‘Dark Souls’ Studio FromSoftware Has Two As-Yet-Unannounced Games In Development
Revered Japanese studio FromSoftware - makers of the Dark Souls series, Bloodborne and the forthcoming Sekiro: Shadows Die Twice - has two, so-far-unannounced games in development, according to company president Hidetaka Miyazaki.
Miyazaki - who's also director of Dark Souls, Bloodborne and the March-due Sekiro - spoke to Japanese site 4gamer.net about the studio's current activity. Referring back to a 2016 interview with the same outlet, where he stated that FromSoftware was busy on 3.5 projects, Miyazaki confirmed that the 0.5 was the spooky PlayStation VR game Déraciné, and that another 1.0 project was Sekiro.
Which, by my pretty basic maths, leaves two more full games yet to be properly revealed. Of these titles, Miyazaki would only offer vague clues:
"While it isn't the time to discuss details, they're both [FromSoftware]-like games. We'll need a little more time but we'll be able to tell everyone about them, once they take shape."
That translation comes via Gematsu, who also report that the "2.0" doesn't encompass either Dark Souls Remastered or the upcoming Metal Wolf Chaos XD. And from his comment about the games being very much in keeping with past FromSoftware releases, it's fairly safe to assume they'll be hard as nails. And really, really tough nails, at that.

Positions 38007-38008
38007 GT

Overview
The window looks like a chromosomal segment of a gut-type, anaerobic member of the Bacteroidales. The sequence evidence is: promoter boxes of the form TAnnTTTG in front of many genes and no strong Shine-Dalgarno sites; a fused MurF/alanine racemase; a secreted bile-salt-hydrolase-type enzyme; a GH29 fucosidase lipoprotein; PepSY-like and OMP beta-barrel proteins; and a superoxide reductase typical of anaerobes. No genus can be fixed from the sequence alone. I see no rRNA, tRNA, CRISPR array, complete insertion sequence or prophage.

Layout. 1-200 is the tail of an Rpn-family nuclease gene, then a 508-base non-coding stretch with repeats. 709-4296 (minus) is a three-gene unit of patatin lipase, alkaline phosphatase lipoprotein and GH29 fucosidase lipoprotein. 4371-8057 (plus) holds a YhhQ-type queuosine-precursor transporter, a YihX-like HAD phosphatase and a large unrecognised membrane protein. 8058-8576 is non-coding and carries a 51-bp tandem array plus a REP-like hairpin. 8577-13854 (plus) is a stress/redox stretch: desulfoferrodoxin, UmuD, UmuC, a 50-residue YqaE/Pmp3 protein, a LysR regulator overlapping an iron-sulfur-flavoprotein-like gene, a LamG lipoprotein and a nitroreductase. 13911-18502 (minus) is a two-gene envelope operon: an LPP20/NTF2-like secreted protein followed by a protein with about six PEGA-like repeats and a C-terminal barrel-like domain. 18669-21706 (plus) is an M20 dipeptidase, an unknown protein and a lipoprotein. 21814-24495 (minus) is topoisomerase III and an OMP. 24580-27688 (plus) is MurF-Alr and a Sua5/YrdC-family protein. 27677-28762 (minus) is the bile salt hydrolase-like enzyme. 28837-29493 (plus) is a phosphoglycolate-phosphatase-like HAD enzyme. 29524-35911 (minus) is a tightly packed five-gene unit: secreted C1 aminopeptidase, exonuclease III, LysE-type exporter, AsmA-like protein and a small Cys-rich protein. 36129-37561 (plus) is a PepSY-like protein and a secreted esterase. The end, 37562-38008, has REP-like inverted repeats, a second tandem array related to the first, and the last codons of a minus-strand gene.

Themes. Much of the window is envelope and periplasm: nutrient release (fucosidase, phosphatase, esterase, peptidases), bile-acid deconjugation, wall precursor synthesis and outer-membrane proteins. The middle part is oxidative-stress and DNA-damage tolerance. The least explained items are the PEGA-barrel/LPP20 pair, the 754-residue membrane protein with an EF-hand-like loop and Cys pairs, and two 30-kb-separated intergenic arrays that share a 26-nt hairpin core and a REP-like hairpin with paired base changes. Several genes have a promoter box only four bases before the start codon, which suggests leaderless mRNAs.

Sekiro: Shadows Die Twice is the next FromSoft game we'll all be enjoying, with the shinobi 'em up releasing on 22 March via publisher Activision, for PS4, Xbox One and PC. In the same interview with 4gamer, Miyazaki spoke about how Sekiro's combat will differ significantly from the Dark Souls games that came before it (via Destructoid/Siliconera):
"The game's 'kengeki' combat requires a different play style to Dark Souls [games]. In Sekiro, you first need to clash blades with the enemy, and amidst the fierce combat, you have to find the right opening to attack their body parts. Furthermore, effective methods of combat in each encounter are set to be even more effective than usual. That's Sekiro's characteristic. We wanted to give meaning to using the various methods at your disposal, and working out the effective ways of dealing with enemies."
Breaking all of that down, I am going to die, and die, and die. And love it, probably.
Featured Image Credit: FromSoftware/Bandai Namco Entertainment